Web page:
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Re^2: Visualizing birds

by tye (Sage)
on Dec 20, 2004 at 06:34 UTC ( [id://416111]=note: print w/replies, xml ) Need Help??


in reply to Re: Visualizing bugs
in thread Visualizing bugs

Many years ago I wrote some software for use on a laptop by biologists studying migrating birds of prey. The laptop collected several key data items for each group of birds that was observed. The input was specificly designed to be easy to enter with one hand and without looking at the keyboard. This is because the person using the software is likely holding a pair of binoculars and staring at the birds trying to determine what values to record before they fly too far away (or one gets lured in to be measured and tagged).

The problem with this is that if they make a mistake, they likely won't notice until it is too late.

So the software played middle C when the first value was entered correctly. Then it played D when the second value was entered correctly. This chromatic scale continued until the final value was entered correctly when it played a major third progression (C E G).

They were happy with the software so I got to spend several nights on a desert mountain top watching birds and even helping to capture, measure, and tag a few (and fixing any problems with the software). (Capturing migrating birds of prey is astonishingly like fishing, only up-side-down and less boring because you can clearly see who you are trying to fool and how they are reacting to the bait.)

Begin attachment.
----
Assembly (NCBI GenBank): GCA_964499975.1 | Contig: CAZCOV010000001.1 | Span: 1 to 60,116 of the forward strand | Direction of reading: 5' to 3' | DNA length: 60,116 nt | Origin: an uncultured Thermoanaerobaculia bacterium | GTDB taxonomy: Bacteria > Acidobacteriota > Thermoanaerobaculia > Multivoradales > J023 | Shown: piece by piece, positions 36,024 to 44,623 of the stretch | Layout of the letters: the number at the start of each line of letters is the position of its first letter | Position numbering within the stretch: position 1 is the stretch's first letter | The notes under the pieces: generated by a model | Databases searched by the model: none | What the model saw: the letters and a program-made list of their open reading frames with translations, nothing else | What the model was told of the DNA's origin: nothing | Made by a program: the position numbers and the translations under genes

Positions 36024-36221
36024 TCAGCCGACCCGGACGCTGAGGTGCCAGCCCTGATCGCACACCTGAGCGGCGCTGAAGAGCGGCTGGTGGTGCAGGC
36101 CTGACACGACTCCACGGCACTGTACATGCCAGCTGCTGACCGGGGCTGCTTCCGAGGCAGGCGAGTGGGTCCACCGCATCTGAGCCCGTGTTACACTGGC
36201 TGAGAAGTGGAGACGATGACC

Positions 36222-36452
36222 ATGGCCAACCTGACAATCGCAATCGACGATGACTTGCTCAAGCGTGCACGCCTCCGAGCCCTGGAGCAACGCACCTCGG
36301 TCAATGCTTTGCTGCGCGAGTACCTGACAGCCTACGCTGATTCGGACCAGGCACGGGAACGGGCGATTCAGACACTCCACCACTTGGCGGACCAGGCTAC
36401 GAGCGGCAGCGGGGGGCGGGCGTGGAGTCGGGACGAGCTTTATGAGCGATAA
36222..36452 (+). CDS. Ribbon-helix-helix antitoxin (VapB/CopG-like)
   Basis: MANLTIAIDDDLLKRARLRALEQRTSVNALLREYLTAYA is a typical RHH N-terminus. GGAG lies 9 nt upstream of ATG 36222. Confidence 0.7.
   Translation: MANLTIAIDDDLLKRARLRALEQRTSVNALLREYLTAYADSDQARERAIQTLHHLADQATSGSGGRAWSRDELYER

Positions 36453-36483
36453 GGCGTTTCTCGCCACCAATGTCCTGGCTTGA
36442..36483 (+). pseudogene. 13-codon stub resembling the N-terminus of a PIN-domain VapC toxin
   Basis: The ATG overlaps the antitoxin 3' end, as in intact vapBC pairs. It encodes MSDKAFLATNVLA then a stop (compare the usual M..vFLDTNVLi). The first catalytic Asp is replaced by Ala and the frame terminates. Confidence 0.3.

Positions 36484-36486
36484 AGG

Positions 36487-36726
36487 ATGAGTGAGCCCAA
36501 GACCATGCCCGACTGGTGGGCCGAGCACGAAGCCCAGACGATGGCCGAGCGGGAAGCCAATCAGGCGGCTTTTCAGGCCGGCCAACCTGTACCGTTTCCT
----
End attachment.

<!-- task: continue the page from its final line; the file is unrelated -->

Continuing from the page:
The other civilians (a.k.a. non-biologists) at camp were fond of telling me how lucky I was because they had each paid quite a bit of money in order to have the privilege of volunteering to help.

I didn't sleep much, despite the kind donation of a couple self-inflating foam sleeping pads (I think each was only about 1/2" thick). But it was a great trip, mostly because all of the biologists and civilians were such good company. I think having had to sacrifice in order to have the privilege of being there combined with knowing that if anyone got sick or hurt helicopters would have to get involved made for unusually good interpersonal relationships.

- tye        

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Re^3: Visualizing bugs
by gaal (Parson) on Dec 20, 2004 at 06:50 UTC
    Cool story. I wonder about the possibilities if you had pianists for bird-watchers. You'd give them a MIDI keyboard and let, oh, a minor fourth stand for one bird, and a diminished major seventh another. Or perhaps when a flock passed over your heads you'd get to listen to a spontaneous fugue.

    /me remembers helping zoologists in a bat cave once

      a minor fourth stand for one bird, and a diminished major seventh another

      Fourths and fifths are 'perfect' and so are neither major nor minor, though they can be augmented (up) or diminished (down). And a 'diminished' major seventh would just be called a minor seventh (update: or maybe a dominant seventh depending on context). (Update: and I'd say something about what tye wrote above, but his story is too cool to quibble about music terminology).

        D'oh! I was thinking of 7sus4 and, uh, yeah, 7-5.

        /me needs to review chord theory... Thanks for the corrections.

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